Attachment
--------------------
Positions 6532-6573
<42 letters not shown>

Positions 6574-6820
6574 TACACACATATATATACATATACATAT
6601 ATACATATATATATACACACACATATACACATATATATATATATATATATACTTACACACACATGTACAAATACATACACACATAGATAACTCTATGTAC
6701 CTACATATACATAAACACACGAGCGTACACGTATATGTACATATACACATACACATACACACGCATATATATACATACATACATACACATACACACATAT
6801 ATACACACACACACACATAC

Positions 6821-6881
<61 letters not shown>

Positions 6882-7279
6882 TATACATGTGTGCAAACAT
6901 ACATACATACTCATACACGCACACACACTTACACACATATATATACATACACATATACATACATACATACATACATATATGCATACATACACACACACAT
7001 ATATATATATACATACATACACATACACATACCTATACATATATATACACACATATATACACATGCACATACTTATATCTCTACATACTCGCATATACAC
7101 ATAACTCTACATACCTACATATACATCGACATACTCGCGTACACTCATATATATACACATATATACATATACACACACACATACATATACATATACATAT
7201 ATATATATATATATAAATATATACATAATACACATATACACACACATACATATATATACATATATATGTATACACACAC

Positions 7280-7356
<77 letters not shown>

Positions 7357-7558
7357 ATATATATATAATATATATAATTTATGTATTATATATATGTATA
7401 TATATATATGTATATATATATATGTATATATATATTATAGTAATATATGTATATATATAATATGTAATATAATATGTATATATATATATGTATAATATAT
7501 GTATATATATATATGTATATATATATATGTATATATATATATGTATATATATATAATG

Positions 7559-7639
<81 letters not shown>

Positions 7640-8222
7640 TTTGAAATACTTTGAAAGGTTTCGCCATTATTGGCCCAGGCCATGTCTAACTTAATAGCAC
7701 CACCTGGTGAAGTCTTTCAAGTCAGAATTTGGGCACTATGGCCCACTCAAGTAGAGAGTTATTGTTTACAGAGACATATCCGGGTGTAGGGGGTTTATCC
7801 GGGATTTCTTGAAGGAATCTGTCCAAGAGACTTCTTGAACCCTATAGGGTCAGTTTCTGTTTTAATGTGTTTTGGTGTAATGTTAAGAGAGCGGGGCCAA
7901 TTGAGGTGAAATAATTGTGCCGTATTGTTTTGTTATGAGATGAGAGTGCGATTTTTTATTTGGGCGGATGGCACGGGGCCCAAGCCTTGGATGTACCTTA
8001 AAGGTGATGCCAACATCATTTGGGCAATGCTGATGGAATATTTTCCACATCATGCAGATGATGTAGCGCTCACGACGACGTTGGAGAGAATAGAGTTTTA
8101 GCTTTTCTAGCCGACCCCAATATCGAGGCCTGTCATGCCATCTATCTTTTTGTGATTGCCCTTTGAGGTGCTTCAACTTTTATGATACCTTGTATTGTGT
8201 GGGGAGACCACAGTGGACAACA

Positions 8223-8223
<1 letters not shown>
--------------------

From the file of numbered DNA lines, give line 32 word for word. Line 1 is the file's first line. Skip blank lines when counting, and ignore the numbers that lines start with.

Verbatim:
Positions 8223-8223